Neuropathic pain (NeP) is an intractable pain caused by a lesion or disease of the somatosensory nervous system. NeP is often challenging to manage because most of the mechanisms remain to be elucidated. Recent investigations in the field of autoimmune neurology have demonstrated that specific autoantibodies against antigens in the somatosensory pathway can cause NeP. Detection of pathogenic autoantibodies in NeP adds to the understanding of the mechanism of pain, which might aid in the development of novel immunotherapies. Therefore, it is necessary to explore novel NeP-related autoantibodies to improve the management of intractable pain. Recently, we screened serum autoantibodies that bound to pain-conducting small dorsal root ganglion (DRG) neurons and their nerve terminals in the dorsal horns of NeP patients. We detected a novel autoantibody that bound to unmyelinated C-fiber–type small DRG neurons. The positive rate in patients with NeP was 10%. We identified plexin D1 as the target antigen. NeP patients with plexin D1-IgG developed burning pain and thermal hyperalgesia. The main comorbidities were allergy, collagen vascular disease, and cancer. Plasma exchange and intravenous methylprednisolone pulse therapy are effective for NeP in patients with plexin D1-IgG, indicating that these autoantibodies might be pathogenic in NeP. Indeed, our in vitro study demonstrated that plexin D1-IgG induced the membrane hyperpermeability of DRG neurons. In this review, we describe the discovery of plexin D1-IgG and discuss the association between plexin D1 and pain, allergy, and cancer.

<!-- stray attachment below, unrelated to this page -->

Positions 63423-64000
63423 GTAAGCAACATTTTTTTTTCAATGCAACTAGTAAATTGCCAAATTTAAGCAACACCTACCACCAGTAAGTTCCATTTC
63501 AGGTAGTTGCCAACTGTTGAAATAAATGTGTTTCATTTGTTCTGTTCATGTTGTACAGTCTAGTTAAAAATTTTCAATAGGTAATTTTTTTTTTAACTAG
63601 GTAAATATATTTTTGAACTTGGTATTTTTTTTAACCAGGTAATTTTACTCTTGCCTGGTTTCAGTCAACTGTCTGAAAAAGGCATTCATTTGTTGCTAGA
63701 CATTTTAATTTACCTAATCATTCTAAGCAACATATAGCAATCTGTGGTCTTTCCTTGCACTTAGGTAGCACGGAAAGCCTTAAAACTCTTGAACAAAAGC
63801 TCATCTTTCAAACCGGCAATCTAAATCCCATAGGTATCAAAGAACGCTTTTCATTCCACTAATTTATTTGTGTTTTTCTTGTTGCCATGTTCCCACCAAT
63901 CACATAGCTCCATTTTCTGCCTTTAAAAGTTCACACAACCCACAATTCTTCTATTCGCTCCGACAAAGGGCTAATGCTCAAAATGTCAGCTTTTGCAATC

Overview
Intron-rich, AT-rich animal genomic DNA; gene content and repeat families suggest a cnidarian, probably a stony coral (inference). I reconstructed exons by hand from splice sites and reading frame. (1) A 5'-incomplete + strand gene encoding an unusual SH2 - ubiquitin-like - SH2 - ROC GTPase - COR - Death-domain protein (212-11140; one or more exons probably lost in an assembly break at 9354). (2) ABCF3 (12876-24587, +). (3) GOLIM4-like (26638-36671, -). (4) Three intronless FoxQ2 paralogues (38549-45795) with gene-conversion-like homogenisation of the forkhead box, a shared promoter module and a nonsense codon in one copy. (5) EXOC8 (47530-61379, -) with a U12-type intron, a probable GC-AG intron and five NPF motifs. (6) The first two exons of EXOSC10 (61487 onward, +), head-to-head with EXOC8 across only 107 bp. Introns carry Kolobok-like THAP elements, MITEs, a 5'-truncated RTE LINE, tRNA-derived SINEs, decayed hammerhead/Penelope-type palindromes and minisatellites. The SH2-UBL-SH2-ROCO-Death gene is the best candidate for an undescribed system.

All Science Journal Classification (ASJC) codes
- Neuroscience (miscellaneous)
- Immunology and Microbiology (miscellaneous)
- Clinical Neurology